Back in 2006, I was part of a small team of people that participated in an all-day “team-building exercise” at our then Manager’s house.
Like any good team-building exercise, we had a pre-meeting homework assignment. She asked us to come prepared to share our “one-word equity”—the ONE word that best described us, and why.
I’ll never forget obsessing about my one word before I finally landed quite happily on the word STEADY.
I nervously tested it on Joy—who knows me far better than anyone else. She overwhelmingly affirmed that I had made the right choice.
Even when I shared it with the team at our meeting that day, the whole room lit up with smiles and affirming head nods. There was no doubt that I had nailed it. And if you know me that well, you’re probably smiling and nodding right now, too.
Steady is SO ME.
And I’ve always been steady. When I was a kid, my mom would get frustrated (with good reason) because whether we were early or late, I would always put my shoes on at the same speed. In high school soccer, the coach kept me on defense because I had a fantastic foot, but I was a terrible sprinter. I just don’t have a category for high velocity. Some even jokingly called me One-Speed Scotty.
You’re already starting to see that being so steady definitely has its downsides.
At face value, steadiness is a sought-after trait by those with high highs and low lows. They wish they were more like me. I’m a picture of endurance and stability in a relationship, a long project or a difficult trial.
But like any word that so deeply defines a person, steadiness can have serious drawbacks.
I have a lot of dreams that I defer for the sake of being steady. I have a lot of big ideas I bury in my quest to be steady. Most of the time, I walk around feeling like I could be doing a lot more with the ideas in my head, and the skills in my hands. And I’m generally OK with that.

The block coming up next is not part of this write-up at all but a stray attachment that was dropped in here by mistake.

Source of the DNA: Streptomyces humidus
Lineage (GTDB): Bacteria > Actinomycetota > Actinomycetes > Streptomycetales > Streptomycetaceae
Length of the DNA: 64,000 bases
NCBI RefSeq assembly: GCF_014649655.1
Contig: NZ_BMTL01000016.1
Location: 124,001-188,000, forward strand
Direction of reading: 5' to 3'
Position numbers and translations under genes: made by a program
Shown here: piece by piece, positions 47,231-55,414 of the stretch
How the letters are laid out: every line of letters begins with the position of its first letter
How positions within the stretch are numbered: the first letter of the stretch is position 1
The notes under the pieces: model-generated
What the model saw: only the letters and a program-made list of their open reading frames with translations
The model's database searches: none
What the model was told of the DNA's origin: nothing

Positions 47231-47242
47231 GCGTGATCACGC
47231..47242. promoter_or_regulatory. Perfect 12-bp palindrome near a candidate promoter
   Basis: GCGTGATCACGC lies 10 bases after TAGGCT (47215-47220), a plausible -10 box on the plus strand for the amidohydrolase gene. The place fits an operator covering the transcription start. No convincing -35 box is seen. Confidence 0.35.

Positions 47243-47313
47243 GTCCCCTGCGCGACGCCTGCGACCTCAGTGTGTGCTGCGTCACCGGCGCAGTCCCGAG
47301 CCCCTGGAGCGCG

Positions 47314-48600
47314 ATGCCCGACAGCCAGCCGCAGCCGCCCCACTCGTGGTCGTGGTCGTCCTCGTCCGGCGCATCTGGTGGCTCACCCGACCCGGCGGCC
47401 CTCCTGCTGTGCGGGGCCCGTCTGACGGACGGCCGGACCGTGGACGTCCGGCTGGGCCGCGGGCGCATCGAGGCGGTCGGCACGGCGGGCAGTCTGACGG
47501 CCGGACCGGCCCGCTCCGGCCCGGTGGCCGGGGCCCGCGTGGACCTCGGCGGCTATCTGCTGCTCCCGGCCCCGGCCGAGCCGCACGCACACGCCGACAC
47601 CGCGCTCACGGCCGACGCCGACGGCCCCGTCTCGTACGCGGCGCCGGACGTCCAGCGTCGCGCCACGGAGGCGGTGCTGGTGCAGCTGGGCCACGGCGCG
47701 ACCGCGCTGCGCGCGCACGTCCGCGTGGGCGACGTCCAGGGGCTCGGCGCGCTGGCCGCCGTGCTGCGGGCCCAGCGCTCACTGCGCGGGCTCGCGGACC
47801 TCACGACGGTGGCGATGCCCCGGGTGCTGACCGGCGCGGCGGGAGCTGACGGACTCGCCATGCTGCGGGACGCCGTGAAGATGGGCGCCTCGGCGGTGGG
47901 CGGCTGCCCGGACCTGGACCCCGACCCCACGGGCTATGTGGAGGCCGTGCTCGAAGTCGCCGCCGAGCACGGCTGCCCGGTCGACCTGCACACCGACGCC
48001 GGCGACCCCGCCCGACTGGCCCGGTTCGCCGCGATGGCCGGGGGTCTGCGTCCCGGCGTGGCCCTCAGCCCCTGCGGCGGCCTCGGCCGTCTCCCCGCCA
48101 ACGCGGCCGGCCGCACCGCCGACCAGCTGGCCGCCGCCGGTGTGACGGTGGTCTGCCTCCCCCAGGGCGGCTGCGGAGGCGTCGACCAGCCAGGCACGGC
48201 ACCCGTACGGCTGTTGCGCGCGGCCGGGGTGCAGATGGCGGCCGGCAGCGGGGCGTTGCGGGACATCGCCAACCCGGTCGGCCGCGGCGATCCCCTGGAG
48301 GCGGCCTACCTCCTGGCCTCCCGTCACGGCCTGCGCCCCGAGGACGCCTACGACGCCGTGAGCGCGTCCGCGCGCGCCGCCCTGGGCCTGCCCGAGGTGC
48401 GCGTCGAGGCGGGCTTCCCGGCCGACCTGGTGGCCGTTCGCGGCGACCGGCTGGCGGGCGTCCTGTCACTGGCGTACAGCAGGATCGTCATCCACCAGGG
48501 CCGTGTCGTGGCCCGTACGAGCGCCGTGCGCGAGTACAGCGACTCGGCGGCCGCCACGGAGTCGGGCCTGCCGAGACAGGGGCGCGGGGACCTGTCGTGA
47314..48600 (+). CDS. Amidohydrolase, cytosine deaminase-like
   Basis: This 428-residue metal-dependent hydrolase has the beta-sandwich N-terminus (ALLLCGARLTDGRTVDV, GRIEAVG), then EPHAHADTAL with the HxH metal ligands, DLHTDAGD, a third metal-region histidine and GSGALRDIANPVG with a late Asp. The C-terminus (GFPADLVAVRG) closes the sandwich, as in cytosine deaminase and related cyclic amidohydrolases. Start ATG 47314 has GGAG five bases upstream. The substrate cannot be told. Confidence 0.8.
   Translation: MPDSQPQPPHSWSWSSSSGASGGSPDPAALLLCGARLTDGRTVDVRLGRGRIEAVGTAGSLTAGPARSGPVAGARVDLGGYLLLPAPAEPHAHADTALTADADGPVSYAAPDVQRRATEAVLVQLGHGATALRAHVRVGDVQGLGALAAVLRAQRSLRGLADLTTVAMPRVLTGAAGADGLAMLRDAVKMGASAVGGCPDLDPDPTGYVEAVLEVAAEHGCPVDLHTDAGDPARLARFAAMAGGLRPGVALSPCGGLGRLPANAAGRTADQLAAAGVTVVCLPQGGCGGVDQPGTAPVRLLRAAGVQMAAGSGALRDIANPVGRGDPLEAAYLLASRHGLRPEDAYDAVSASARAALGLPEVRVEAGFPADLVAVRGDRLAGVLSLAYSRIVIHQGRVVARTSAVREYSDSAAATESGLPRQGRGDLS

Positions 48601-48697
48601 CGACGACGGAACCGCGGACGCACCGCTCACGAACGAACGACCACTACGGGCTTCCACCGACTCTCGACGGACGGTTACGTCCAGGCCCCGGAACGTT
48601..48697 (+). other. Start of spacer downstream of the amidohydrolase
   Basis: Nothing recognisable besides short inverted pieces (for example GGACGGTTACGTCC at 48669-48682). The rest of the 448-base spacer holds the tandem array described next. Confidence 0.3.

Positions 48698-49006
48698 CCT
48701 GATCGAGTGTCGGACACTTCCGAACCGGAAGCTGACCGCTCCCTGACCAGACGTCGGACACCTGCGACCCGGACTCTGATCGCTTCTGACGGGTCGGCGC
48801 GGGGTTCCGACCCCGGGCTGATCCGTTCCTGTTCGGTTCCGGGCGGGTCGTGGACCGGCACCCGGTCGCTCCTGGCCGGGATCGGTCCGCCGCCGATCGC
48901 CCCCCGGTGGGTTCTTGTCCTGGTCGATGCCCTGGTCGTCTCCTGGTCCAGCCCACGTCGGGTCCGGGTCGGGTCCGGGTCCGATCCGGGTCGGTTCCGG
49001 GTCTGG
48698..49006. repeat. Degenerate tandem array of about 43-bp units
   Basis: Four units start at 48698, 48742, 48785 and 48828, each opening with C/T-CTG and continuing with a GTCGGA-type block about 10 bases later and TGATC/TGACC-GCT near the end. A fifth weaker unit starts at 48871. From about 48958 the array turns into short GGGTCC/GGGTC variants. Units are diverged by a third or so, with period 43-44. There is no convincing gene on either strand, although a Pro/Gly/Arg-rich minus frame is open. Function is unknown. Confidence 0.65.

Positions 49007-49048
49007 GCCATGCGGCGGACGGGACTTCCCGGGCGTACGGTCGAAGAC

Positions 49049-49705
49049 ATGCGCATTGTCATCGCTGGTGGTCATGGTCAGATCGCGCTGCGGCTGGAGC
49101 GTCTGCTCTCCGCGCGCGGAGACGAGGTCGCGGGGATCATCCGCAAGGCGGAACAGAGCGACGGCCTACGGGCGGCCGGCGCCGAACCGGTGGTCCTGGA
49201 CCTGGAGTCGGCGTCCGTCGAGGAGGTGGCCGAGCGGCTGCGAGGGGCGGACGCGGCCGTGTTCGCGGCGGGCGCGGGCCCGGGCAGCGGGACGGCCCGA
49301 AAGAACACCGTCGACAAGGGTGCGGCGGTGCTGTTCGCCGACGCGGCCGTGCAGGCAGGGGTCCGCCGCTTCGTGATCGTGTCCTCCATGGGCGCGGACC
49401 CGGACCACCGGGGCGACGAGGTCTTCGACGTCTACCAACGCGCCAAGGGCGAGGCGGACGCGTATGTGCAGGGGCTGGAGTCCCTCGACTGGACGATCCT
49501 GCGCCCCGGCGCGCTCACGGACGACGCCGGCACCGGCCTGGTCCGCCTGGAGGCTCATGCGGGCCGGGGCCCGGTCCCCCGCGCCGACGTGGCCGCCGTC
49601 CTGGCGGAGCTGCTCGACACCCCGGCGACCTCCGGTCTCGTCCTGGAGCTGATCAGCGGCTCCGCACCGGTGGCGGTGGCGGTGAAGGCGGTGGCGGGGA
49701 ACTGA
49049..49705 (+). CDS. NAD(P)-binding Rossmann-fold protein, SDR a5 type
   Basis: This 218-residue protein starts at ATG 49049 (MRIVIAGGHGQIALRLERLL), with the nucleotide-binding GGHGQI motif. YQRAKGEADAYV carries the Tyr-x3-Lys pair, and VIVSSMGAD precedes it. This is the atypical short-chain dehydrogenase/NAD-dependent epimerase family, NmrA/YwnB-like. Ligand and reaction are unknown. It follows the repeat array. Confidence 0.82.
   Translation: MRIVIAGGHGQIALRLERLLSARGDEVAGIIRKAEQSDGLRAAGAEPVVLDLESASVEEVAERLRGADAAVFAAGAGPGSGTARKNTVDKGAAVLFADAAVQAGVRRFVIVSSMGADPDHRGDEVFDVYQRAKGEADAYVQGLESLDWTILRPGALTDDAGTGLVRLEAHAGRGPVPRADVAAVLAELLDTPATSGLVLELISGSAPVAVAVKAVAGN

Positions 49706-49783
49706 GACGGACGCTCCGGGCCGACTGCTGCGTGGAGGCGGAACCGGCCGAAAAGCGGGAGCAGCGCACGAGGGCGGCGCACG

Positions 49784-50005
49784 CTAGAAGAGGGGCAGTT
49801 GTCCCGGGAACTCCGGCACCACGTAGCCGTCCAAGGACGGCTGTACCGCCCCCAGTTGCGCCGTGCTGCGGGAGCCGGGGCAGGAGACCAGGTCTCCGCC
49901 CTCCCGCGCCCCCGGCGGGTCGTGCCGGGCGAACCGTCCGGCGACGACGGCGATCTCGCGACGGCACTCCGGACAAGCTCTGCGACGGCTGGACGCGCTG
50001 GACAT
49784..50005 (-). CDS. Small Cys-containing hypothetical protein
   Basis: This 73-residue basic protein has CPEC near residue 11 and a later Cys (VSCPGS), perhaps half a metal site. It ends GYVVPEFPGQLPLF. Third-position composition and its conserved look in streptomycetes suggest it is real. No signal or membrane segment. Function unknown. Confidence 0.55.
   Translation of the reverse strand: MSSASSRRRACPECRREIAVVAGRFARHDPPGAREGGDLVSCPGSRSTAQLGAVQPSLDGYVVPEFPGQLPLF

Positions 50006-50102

I don’t have a raging fire in my belly. I have a pilot light that will never go out, and I keep the kindling just out of reach.
Yesterday while I was in bed fighting a cold, I watched a documentary about a team of remarkable skateboarders called the Bones Brigade, who revolutionized and reinvented the sport back in the 80s. I was an avid skateboarder during that time, and idolized these guys, most of whom were only tweens at the time.
The documentary told the story of their epic journey to iconic skateboarding superstardom. By being together, they pushed each other to do tricks that had never been done before, or ever thought possible. As soon as one would do the impossible trick, the rest of the team would learn it, and do it.
I can only describe their rise as being defined by a persistent inner hunger to reinvent what was possible. One of the skaters, an amazing freestyler named Rodney Mullen, said in an interview,
“What makes us all do what we do at a high level is an inspiration that comes from so deep. It’s like a controlled desperation. And if you can’t tap into that, then it extinguishes. And you can’t find it up here [in your head]. It’s way down here [in your heart].”
Although it fascinates me, I have a very difficult time mustering up the desperation to do something.
Being steady and being desperate don’t really go together. Steadiness is like a rock. It’s enduring, but passive. It isn’t inventive. It isn’t desperate, or driven. It isn’t HUNGRY.
So for 2013, I want to challenge my heart to carve out a category for HUNGRY. Hungry to follow up on ideas I’ve been ignoring. Hungry to finish projects that have gone untouched for far too long. Hungry to go after opportunities without dwelling on everything that could go wrong. Hungry to grow in my faith. Hungry to take a calculated risk here and there, and see what happens.
It may take me a few weeks, but I’ll steadily get there.
How about you? Have you chosen a word for the year? What is it, and how do you hope to live differently in 2013?